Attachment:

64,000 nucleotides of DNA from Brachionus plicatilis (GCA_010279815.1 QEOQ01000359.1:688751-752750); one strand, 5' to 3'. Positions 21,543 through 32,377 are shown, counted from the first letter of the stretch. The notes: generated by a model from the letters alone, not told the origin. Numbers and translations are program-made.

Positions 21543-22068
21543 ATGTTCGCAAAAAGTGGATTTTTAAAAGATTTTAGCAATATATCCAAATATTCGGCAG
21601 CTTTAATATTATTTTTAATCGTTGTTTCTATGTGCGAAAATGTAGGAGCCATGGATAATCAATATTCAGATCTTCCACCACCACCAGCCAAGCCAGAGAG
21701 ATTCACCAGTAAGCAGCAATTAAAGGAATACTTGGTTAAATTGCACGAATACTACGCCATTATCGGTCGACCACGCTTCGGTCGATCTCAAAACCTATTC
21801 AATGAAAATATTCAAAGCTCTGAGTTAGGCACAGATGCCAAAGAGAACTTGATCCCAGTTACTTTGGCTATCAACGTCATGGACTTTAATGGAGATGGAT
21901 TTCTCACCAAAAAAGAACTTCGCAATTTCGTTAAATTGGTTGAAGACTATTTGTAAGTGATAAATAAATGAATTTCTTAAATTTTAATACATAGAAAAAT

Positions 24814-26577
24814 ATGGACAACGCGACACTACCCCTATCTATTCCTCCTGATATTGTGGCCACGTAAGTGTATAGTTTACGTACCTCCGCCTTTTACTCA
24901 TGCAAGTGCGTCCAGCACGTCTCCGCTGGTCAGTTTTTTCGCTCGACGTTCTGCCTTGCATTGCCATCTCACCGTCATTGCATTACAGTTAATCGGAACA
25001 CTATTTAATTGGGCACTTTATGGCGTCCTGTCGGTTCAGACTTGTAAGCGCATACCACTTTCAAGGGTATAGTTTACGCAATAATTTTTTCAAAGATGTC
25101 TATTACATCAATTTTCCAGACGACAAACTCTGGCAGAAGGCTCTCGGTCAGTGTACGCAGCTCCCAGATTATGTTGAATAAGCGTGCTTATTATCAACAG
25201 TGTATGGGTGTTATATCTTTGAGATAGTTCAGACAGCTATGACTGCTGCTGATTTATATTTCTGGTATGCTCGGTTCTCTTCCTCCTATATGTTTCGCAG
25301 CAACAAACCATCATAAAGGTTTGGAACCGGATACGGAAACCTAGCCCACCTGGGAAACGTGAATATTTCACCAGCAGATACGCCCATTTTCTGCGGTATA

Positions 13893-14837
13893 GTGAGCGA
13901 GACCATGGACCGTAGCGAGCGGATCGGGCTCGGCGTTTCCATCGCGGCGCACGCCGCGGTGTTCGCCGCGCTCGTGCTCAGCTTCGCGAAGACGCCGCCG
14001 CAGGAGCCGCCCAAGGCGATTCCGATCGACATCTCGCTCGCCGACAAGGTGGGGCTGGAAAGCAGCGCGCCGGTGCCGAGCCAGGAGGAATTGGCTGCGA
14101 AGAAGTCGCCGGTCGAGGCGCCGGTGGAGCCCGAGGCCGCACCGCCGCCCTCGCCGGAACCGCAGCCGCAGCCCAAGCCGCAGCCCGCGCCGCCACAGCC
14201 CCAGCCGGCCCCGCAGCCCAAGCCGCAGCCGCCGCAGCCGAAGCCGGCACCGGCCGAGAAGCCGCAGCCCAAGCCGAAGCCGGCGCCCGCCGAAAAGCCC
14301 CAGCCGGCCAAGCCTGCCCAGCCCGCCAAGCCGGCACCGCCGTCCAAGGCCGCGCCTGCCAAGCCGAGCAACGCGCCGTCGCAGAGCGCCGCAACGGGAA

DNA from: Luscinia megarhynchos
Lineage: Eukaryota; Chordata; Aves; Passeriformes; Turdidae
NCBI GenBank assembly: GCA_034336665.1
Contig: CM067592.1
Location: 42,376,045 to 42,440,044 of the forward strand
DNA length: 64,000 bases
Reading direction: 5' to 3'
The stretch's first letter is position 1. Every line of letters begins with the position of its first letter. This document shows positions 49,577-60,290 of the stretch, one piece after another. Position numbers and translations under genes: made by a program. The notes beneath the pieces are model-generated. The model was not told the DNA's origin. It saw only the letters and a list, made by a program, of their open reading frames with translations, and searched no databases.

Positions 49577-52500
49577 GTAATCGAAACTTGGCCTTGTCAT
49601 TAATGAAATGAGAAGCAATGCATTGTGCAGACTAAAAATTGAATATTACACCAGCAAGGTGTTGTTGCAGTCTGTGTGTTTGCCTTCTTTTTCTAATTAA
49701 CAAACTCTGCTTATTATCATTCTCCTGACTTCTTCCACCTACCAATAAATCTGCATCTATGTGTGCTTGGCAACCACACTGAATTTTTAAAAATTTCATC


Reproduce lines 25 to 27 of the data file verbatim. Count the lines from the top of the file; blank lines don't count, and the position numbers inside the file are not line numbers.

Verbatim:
Contig: CM067592.1
Location: 42,376,045 to 42,440,044 of the forward strand
DNA length: 64,000 bases